Ibalizumab was generally safe and well tolerated, and most adverse events were mild or moderate.
Having to receive IV infusions at a healthcare facility every other week would make ibalizumab difficult to use. But researchers are studying a new formulation administered by intramuscular injection (abstract 437). Both tested doses—800 mg every two weeks and 2,000 mg every four weeks—were well tolerated and reduced viral load when used as monotherapy for seven days.
During a CROI discussion of new drugs further back in the development pipeline, Kush Dhody, MBBS, from Amarex Clinical Research presented two-year findings from a study looking at another long-acting monoclonal antibody, PRO 140 (abstract 437).
PRO 140 blocks CCR5, one of the two co-receptors HIV uses to enter cells, working like the oral antiretroviral maraviroc (Selzentry). An estimated 70% of people with HIV in the U.S.—and up to 90% of newly diagnosed people—have CCR5-using or “CCR5-tropic” virus.
An early study showed that a single IV infusion of PRO 140 had potent antiviral activity, and a follow-up study found that more convenient weekly subcutaneous injections reduced viral load significantly more than placebo.
Dhody presented the latest results from a Phase 2b trial of PRO 140 as maintenance therapy for people who achieved viral suppression on standard combination ART.
The full study included 42 people on stable ART with undetectable viral load (<40 copies/mL). They started receiving weekly 350 mg injections of PRO 140 while still on their ART regimen. After a week they stopped their current antiretrovirals and continued on PRO 140 alone. People who experienced viral rebound immediately restarted combination ART.
The researchers initially intended to continue PRO 140 monotherapy for 12 weeks, but at the end of this period some participants still had suppressed viral load, so follow-up was extended.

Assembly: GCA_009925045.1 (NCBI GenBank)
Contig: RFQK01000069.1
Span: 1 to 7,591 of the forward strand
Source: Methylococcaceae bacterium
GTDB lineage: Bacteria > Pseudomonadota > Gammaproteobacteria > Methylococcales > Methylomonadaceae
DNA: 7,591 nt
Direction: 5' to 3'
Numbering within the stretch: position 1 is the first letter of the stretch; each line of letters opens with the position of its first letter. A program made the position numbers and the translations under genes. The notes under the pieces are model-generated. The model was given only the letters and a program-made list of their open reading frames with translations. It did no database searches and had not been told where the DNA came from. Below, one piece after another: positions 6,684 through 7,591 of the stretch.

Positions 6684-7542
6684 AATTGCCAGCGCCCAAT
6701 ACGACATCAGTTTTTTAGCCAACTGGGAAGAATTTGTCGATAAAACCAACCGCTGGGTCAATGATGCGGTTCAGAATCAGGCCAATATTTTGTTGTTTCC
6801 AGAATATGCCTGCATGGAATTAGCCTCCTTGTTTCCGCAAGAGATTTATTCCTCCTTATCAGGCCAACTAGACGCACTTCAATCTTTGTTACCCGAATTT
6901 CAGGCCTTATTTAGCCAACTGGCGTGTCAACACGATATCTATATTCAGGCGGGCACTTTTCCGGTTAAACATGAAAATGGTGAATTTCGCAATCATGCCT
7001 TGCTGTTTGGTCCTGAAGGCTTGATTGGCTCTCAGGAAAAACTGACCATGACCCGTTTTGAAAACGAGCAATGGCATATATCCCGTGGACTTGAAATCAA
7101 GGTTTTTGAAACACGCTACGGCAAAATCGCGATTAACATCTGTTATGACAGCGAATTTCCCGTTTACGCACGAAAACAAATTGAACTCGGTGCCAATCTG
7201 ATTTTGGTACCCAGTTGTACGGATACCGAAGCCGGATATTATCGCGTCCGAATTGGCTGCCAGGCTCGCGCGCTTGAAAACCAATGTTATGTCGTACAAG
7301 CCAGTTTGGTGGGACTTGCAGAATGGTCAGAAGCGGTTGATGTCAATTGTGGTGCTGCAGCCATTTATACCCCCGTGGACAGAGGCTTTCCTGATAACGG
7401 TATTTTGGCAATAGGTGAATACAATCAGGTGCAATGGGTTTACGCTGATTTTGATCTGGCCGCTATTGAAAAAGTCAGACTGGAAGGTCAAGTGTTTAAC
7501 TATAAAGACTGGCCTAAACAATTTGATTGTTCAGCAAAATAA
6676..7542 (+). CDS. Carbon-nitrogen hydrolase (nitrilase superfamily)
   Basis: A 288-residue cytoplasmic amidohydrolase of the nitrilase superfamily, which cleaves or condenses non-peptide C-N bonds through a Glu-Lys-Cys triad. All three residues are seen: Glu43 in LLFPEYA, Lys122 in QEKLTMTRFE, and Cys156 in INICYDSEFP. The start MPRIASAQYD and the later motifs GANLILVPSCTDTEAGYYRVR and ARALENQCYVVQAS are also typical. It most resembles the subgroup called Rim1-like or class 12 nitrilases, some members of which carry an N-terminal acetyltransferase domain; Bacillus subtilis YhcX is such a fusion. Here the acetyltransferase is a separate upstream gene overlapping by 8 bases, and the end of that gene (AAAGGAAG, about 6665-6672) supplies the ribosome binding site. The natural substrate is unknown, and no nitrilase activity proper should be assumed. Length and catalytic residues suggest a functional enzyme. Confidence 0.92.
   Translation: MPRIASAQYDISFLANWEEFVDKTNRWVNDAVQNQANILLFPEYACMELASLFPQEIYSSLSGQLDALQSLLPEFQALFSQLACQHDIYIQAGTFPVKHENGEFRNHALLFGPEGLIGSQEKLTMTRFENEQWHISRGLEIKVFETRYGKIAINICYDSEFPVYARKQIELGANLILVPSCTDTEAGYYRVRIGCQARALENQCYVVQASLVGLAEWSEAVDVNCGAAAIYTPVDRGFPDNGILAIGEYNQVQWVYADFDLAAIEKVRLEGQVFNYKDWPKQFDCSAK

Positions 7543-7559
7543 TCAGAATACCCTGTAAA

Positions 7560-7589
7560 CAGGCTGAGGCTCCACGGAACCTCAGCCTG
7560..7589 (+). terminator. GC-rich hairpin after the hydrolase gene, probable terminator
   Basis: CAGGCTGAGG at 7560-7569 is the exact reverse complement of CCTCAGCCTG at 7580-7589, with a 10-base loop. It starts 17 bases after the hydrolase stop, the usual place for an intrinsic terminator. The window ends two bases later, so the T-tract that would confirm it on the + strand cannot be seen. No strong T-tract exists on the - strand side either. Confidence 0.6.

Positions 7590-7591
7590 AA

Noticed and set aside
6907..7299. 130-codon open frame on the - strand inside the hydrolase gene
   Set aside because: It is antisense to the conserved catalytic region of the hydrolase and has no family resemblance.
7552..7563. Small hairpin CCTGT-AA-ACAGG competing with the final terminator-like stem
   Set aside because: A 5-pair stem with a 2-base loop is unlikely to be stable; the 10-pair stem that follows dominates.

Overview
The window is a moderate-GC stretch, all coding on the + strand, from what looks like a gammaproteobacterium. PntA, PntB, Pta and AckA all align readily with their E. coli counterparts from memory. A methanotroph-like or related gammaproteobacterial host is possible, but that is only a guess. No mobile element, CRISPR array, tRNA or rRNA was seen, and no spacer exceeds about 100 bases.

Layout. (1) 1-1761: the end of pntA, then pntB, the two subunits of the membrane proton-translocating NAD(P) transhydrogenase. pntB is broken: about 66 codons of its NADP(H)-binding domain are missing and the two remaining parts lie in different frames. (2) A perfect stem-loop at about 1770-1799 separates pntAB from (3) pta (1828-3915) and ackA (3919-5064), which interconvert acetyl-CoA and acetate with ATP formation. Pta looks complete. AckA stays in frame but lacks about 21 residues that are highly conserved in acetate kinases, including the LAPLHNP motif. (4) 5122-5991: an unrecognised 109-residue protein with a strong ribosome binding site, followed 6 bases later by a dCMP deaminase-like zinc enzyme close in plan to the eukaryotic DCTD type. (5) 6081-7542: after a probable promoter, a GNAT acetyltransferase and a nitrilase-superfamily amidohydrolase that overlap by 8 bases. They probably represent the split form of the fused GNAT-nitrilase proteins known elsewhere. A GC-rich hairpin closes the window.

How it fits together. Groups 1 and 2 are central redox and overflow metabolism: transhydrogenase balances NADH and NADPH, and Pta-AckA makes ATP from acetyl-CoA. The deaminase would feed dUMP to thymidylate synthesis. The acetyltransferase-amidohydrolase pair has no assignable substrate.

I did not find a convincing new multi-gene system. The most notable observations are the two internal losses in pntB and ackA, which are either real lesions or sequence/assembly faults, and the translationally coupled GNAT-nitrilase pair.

Sixteen participants with sustained viral suppression rolled over into the extension study and were trained to administer their injections at home. Unlike people in the ibalizumab study, this group was generally in good health with a median CD4 count of nearly 600 cells/mm3.
Dhody reported that 13 of the 16 participants (81%) maintained viral suppression for more than 40 weeks. And 10 of these (63%) had undetectable viral load for more than two years and were still being followed on PRO 140 monotherapy. An ultra-sensitive single-copy test showed that seven of them had HIV RNA below 1 copy/mL, while the other three had very low levels (4, 10, and 19 copies/mL).
Here too, PRO 140 was generally safe and well tolerated, with no serious adverse events or discontinuations due to side effects. Injection site reactions were mild and transient.
PRO 140 maintenance monotherapy is being studied in a larger ongoing trial and researchers are trying to identify factors that predict which individuals will have a good response. In addition, PRO 140 plus other antiretrovirals is being tested for treatment-experienced people with extensive drug resistance and unsuppressed viral load despite ART—more like the population in the ibalizumab study.
Taken together, these studies show that monoclonal antibodies hold promise as long-acting therapies for people with limited treatment options due to drug resistance. PRO 140 is more potent than ibalizumab, but ibalizumab is effective against HIV that uses either CCR5 or CXCR4 co-receptors.
Emu predicted that ibalizumab might be the first long-acting HIV drug to complete Phase 3 clinical trials. Researchers are working on long-acting formulations of standard antiretrovirals, including a combination of injectable cabotegravir and rilpivirine. But monoclonal antibodies represent a new type of drug that could work as “rescue” therapy for people who have been left behind by recent advances in treatment.
Liz Highleyman is a freelance medical writer and editor of HIVandHepatitis.com.